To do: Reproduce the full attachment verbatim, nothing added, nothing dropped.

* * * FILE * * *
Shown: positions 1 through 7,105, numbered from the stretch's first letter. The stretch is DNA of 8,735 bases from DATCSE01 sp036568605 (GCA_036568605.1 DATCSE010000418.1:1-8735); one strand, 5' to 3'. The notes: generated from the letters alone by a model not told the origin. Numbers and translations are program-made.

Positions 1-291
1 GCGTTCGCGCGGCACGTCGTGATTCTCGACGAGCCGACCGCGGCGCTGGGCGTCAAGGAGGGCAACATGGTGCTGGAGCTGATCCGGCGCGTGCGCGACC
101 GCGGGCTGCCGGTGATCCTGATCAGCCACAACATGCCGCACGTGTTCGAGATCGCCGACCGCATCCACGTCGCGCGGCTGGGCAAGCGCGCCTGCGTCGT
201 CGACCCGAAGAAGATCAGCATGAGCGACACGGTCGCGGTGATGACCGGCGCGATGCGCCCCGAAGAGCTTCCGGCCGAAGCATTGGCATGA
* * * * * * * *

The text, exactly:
Shown: positions 1 through 7,105, numbered from the stretch's first letter. The stretch is DNA of 8,735 bases from DATCSE01 sp036568605 (GCA_036568605.1 DATCSE010000418.1:1-8735); one strand, 5' to 3'. The notes: generated from the letters alone by a model not told the origin. Numbers and translations are program-made.

Positions 1-291
1 GCGTTCGCGCGGCACGTCGTGATTCTCGACGAGCCGACCGCGGCGCTGGGCGTCAAGGAGGGCAACATGGTGCTGGAGCTGATCCGGCGCGTGCGCGACC
101 GCGGGCTGCCGGTGATCCTGATCAGCCACAACATGCCGCACGTGTTCGAGATCGCCGACCGCATCCACGTCGCGCGGCTGGGCAAGCGCGCCTGCGTCGT
201 CGACCCGAAGAAGATCAGCATGAGCGACACGGTCGCGGTGATGACCGGCGCGATGCGCCCCGAAGAGCTTCCGGCCGAAGCATTGGCATGA